Ancient bodies found in Irish bog

January 12, 2006

Researchers in Ireland and Britain are revealing details about two 2-millennia-old bodies found in Irish peat bogs.

The bodies, both of males, have been dated to have lived move than 2,000 years ago and probably belong to the victims of a ritual sacrifice, the BBC reported.

The first body dropped off a peat cutting machine in February 2003 in Clonycavan, near Dublin. The second body was found in May the same year in Croghan, 25 miles from Clonycavan, the BBC said.

Both bodies were taken to the National Museum of Ireland in Dublin, where experts have been trying to determine how the men lived and died.

Radiocarbon dating shows that both had died around 2,300 years ago. Like other bodies found in Irish bogs, these had signs of having been tortured.

Hundreds of bodies have been recovered from peat wetlands across Northern Europe. The chemistry of peat bogs essentially mummifies bodies.

The BBC's Timewatch is producing a documentary about the find. The program is to be broadcast Jan. 20.

Copyright 2006 by United Press International

Explore further: Mummification was commonplace in Bronze Age Britain

Related Stories

Expert: Bog bodies buried at boundaries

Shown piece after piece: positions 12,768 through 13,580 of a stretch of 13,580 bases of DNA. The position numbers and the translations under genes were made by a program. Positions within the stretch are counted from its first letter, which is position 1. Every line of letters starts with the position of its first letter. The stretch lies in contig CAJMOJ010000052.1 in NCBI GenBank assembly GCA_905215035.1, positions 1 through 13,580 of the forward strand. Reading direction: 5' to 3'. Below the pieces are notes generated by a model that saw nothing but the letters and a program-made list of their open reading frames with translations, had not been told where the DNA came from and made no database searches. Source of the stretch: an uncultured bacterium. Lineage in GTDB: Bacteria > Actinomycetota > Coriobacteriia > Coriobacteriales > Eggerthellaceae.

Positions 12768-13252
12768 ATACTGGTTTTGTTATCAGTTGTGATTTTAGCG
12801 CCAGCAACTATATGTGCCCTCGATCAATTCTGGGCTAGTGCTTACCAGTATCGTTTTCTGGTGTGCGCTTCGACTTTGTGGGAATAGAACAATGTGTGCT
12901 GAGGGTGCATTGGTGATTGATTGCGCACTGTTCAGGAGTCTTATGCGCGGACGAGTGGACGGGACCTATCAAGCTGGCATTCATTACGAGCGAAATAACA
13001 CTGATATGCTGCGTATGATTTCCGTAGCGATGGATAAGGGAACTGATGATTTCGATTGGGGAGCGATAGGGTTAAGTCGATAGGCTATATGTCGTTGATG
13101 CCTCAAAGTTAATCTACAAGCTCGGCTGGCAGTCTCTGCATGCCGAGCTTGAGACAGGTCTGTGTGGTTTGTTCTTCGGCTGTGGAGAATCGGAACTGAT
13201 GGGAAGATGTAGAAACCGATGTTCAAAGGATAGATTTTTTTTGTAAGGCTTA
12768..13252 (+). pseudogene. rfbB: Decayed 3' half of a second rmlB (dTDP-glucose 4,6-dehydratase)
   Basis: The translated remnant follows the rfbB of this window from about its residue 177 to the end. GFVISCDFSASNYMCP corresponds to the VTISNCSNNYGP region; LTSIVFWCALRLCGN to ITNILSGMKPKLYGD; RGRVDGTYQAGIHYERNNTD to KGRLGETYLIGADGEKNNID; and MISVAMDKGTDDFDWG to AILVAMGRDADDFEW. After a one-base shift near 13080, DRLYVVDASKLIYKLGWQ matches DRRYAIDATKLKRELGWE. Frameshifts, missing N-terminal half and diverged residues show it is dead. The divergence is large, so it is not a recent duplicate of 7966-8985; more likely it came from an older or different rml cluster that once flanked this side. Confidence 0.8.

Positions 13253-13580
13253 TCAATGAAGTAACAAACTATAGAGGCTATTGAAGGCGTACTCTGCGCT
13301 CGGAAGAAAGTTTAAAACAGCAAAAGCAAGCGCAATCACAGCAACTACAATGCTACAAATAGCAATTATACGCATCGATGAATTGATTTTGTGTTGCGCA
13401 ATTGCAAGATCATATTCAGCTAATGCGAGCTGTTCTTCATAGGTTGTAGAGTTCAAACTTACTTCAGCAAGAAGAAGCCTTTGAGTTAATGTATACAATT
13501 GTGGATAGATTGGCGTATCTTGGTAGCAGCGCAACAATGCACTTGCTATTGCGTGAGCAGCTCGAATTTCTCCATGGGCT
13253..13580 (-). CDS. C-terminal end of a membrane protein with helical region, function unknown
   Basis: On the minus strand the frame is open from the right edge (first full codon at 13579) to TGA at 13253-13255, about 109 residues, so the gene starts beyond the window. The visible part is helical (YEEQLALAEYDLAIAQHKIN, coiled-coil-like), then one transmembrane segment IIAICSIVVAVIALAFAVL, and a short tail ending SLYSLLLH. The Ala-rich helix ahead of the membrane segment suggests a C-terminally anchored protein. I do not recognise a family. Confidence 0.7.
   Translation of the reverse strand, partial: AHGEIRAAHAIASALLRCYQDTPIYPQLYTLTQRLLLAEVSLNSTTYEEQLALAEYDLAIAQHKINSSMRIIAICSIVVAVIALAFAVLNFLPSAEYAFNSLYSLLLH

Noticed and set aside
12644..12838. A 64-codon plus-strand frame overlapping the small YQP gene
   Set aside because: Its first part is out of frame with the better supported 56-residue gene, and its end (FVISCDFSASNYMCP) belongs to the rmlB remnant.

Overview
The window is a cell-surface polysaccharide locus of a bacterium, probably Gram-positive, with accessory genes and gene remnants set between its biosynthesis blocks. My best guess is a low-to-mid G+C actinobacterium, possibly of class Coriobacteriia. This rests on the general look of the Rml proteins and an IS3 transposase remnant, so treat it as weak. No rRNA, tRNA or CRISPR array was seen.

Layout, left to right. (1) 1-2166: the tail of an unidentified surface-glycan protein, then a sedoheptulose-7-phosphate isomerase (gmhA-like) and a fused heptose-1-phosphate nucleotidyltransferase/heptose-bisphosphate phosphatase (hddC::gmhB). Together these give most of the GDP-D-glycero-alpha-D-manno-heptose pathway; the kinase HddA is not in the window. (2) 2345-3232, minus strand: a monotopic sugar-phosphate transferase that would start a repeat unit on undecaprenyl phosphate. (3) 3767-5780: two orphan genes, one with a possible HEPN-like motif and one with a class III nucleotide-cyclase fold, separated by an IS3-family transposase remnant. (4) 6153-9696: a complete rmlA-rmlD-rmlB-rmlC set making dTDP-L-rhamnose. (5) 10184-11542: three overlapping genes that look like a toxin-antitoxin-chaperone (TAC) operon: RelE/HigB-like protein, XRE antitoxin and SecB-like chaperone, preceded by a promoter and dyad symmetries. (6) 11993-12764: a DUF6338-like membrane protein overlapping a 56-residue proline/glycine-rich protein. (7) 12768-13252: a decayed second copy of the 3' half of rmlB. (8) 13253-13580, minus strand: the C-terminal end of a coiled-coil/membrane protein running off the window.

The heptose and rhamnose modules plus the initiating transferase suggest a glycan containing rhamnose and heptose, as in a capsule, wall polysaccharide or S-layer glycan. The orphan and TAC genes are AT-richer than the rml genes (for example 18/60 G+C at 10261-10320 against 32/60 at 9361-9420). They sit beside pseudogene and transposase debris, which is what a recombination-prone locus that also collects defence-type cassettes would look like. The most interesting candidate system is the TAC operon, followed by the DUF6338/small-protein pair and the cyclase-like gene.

January 8, 2006

An Irish archaeologist believes two bodies found in peat were buried 2,300 years ago at the boundaries of kingdoms to ensure successful reigns.

Recommended for you

Ancient genome from Africa sequenced for the first time

October 8, 2015

The first ancient human genome from Africa to be sequenced has revealed that a wave of migration back into Africa from Western Eurasia around 3,000 years ago was up to twice as significant as previously thought, and affected ...

New method facilitates research on fuel cell catalysts

October 8, 2015

While the cleaning of car exhausts is among the best known applications of catalytic processes, it is only the tip of the iceberg. Practically the entire chemical industry relies on catalytic reactions. Therefore, catalyst ...


Please sign in to add a comment. Registration is free, and takes less than a minute. Read more

Click here to reset your password.
Sign in to get notified via email when new comments are made.